In this first paper they use synNotch receptors in a variety of ways in additional cell types other than T cells. Additionally, more than one synNotch circuit can be used even within the same cell.

In their second paper, published back-to-back in Cell, they used a synNotch circuit to increase the specificity of CAR-T cells to require the presence of two antigens. Normally CAR-T cells are directed against a single antigen (CD19 etc.) however, not many cancers express a surface antigen that is specific only to the tumor and not essential normal tissue. To increase specificity, a number of groups have developed approaches to require the simultaneous presence of two antigens on the target, which will hopefully single out tumor cells and reduce activation against normal cells possessing only one of the two antigens. The Sadelain lab has also published approaches requiring target cells to possess two antigens simultaneously or specifically one antigen but lacking a second. The Lim lab used their synNotch circuit to direct expression of the CAR only when the T cell binds a first antigen, with the CAR recognizing cells containing a second antigen. The schematic is shown below.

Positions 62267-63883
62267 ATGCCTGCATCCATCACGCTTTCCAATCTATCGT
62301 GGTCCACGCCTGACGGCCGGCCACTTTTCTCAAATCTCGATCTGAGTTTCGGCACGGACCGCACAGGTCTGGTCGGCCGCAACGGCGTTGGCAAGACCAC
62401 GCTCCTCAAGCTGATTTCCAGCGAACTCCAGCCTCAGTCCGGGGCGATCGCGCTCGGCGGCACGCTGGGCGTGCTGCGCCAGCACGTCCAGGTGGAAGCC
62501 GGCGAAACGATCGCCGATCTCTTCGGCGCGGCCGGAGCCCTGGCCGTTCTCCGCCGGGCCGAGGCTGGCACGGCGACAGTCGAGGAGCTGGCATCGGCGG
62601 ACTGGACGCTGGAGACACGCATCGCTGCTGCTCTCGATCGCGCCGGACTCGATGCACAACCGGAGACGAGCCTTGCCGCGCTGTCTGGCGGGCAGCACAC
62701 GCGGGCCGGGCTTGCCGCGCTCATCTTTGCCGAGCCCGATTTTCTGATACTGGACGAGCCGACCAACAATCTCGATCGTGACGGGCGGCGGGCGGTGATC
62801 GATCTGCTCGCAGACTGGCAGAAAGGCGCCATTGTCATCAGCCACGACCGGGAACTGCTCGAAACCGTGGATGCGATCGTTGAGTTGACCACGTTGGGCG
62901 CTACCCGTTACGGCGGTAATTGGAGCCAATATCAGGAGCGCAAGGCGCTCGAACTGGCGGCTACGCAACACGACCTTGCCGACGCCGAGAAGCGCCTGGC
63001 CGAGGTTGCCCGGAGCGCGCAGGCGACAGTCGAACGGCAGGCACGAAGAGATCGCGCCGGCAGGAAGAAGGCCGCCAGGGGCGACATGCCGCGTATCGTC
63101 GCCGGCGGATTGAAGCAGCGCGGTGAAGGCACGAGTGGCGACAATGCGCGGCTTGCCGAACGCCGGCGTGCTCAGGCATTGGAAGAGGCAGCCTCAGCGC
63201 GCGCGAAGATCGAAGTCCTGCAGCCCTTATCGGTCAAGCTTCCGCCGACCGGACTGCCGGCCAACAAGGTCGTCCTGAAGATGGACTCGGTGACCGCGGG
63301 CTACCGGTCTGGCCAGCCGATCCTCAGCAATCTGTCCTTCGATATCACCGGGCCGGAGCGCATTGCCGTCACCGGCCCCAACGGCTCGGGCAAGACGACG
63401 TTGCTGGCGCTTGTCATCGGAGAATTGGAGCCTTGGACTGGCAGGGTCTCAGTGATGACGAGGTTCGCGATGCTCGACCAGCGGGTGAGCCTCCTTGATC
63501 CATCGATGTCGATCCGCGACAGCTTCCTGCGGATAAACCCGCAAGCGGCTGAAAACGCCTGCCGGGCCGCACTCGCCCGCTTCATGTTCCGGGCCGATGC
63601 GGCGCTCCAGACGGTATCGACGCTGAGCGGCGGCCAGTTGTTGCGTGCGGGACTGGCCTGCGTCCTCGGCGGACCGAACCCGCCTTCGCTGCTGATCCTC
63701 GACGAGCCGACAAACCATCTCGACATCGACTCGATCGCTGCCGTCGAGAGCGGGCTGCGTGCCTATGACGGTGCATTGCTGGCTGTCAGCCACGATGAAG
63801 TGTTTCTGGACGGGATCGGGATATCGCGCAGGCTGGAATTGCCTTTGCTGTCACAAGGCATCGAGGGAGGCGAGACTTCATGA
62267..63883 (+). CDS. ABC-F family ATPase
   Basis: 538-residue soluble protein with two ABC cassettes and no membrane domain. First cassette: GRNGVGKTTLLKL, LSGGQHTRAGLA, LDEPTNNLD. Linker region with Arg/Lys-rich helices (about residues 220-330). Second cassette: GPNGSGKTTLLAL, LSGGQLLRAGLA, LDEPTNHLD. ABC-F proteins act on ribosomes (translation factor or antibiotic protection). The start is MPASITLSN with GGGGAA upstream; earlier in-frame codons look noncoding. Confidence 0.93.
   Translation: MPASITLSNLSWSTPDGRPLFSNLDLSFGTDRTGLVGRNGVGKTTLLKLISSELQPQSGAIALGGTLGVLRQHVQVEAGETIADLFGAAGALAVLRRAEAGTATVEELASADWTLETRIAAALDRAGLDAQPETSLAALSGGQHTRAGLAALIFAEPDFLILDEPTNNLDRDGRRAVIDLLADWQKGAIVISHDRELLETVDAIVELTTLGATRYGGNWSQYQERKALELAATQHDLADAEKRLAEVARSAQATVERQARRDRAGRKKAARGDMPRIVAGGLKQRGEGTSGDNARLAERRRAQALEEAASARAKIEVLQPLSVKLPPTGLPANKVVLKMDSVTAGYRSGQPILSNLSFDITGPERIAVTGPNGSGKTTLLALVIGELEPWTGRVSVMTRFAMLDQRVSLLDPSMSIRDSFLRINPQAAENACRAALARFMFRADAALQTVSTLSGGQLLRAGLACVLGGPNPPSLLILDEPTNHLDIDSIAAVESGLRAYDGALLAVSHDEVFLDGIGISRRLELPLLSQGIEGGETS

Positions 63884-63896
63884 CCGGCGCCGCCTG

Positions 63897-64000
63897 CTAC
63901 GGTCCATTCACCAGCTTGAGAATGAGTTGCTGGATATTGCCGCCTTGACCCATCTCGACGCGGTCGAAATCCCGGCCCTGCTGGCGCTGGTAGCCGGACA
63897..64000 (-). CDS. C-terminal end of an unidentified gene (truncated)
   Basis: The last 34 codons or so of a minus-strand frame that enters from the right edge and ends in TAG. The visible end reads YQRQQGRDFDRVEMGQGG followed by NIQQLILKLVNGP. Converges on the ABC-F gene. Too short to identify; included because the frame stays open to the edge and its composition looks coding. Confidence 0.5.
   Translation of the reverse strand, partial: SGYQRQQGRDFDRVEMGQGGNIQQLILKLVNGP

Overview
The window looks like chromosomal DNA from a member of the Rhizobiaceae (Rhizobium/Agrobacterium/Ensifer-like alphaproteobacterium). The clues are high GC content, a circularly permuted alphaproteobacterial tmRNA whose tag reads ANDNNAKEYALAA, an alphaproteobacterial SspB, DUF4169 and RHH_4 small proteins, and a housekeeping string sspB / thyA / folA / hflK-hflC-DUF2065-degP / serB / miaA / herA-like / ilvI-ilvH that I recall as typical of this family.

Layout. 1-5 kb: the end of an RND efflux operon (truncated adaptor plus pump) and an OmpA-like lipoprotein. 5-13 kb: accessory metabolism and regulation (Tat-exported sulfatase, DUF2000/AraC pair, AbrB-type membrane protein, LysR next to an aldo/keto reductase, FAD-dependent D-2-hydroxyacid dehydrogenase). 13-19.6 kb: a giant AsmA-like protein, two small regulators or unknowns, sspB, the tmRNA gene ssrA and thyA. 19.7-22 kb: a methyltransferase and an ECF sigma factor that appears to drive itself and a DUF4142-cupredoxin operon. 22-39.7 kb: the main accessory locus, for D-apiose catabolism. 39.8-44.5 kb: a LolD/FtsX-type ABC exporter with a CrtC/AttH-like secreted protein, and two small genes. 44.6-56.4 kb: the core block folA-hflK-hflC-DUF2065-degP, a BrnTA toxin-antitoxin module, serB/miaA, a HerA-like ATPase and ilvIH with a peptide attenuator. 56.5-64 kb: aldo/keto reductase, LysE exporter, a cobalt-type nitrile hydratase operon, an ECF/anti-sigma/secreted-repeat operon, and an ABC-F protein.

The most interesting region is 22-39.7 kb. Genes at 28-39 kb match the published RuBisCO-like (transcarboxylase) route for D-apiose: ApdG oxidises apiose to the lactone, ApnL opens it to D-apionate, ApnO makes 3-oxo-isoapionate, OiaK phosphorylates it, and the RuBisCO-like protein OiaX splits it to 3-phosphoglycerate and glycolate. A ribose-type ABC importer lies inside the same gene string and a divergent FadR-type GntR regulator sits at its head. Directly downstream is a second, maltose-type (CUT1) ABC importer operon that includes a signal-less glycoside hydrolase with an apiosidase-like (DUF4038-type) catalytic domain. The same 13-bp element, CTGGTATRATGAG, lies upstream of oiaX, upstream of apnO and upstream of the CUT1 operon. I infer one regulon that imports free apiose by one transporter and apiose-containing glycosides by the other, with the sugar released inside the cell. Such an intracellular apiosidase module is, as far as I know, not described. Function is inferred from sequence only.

They make T cells that should react only against cells with two (artificial) antigens, and find that the cells do in fact have specificity for cells expressing both. In vivo, when cells expressing one antigen were injected in one side of a mouse and cells expressing both were injected on the other, the engineered cells primarily localized and prevented the growth of the cells expressing both antigens. The ability to maintain specificity to both antigens will be critical for safety, as there is the potential for the CAR to be expressed after interacting with antigen A, and then be able to move around the body and react with a normal cell that only expresses antigen B. However, the ability of a T cell to make decisions from two inputs instead of one could potentially drastically increase the tumor types and targets amenable to CAR-T targeting.

Lastly, the Lim lab more recently published a paper using synNotch circuits to use T cells to deliver different payloads, such as immunomodulatory antibodies, bispecific antibodies, cytokines, or cytotoxic agents localized to target cells expressing a specific antigen. Some of the possibilities are shown below: